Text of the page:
Sunday, December 11, 2011

Technology’s Relentless March! One Baby Boomer’s Lament

I know I’ve been neglecting this Tech and the Baby Boomer blog, and I apologize to all my readers. I am in the middle of a project that is taking all of my time: a web news site called New Jersey Tech Weekly. This is an interesting journey for me into the world of entrepreneurship. However, there is nothing like trying something new, to show you that you have a lot to learn.

This is the truth: as a baby boomer, I am frequently stymied by the technology I must use to do my new job well. While I’ve mastered much of what I wrote about earlier, I’ll admit I am having trouble keeping up with new developments. The more I need to use new technology, the less time I have to learn it.

So here is my Boomer wish list for the coming year:

Facebook, Twitter, and Google: Stop changing things so fast
. Give us casual users a chance to catch up to the last change before you make more changes to your products. I’m not even saying this is something these companies should do just for baby boomers. I think the rate of change baffles even younger users, if they are casual ones.

Facebook seems to change something every week. In the past, it made no difference to me, but now I don’t have time to go back to update my privacy settings each time Facebook makes a change. When I go to Facebook, I really just want to find out what my friends are doing, comment and get out. Also, now I have two Facebook pages, one for myself and one for New Jersey Tech Weekly. Updating everything is overwhelming, and even more so when I have to learn something new about the service each time I go on it.

This brings me to Google. Google is changing Gmail’s interface shortly. I had an opportunity to try out the new interface and I hate what they’ve done. All the new colors are hard on my eyes. It takes forever for the “pull down” menus to open on my screen. Those menu items used to be right there for me to click on. I just learned how to use “labels,” became comfortable with what they could do for me, and now I have to hunt for them!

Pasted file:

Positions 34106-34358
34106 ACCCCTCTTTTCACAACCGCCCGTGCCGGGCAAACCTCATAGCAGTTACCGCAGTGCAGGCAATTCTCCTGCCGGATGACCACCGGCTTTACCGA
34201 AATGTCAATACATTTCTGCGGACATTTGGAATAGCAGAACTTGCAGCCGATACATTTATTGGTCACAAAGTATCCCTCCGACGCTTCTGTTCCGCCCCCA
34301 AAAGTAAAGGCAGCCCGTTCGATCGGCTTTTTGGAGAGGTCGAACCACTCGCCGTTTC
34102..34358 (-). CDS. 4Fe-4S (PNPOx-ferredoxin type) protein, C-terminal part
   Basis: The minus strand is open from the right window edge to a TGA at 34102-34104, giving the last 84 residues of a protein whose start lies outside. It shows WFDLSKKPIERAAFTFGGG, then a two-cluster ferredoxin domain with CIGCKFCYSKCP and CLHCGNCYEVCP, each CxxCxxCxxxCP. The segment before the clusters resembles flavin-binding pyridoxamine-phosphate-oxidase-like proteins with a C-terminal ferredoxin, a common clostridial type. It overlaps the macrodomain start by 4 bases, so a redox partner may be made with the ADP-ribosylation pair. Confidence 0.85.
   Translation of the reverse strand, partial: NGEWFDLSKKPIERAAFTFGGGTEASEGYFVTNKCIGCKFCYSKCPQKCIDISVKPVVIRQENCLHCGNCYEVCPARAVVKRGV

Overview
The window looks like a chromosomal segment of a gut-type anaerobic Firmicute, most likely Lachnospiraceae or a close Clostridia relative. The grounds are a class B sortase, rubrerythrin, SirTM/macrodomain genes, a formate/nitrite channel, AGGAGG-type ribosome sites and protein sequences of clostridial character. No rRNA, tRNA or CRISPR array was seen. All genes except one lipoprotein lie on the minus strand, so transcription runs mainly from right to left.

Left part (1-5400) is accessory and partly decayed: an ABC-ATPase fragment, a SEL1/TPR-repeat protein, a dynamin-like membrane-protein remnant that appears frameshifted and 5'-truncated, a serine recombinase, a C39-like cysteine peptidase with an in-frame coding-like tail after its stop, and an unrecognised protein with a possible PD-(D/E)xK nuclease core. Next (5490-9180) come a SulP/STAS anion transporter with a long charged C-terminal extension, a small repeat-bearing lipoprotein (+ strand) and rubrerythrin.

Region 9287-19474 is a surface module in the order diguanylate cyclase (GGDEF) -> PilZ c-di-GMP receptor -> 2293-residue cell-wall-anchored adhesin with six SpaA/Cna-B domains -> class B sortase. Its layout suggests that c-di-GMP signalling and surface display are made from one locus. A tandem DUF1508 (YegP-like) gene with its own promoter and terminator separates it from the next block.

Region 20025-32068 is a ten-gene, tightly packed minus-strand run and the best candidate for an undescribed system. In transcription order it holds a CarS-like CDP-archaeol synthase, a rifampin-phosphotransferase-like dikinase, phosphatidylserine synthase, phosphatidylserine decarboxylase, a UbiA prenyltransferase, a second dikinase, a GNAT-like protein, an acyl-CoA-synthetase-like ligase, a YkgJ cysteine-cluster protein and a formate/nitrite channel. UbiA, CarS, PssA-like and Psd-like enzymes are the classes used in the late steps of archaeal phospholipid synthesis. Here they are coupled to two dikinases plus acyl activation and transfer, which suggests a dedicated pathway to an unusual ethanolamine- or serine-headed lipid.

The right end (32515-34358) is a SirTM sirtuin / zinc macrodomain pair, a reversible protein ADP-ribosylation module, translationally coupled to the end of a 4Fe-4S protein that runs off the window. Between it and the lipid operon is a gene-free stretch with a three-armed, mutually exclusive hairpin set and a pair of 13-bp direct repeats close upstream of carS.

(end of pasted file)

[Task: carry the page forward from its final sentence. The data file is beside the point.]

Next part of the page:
Then, of course, Google introduced Google+ this year. Some of the cutting edge companies I cover are on Google+ so I have to learn how to use it. I went to a great session taught by a social media guru (Eva Abreu) and got some good pointers. (This is her webpage in case you want to use her services.) I put up a personal page and a business page.

I even learned how to initiate or join a “hangout.” I do think this is an amazing feature. It lets 10 people with video cameras on their computers interact. You could have a study group this way. Or interact with all the members of your far flung family at the same time. Yet Google keeps on tweaking the features for this service and many of its others. And frankly, I can’t keep up.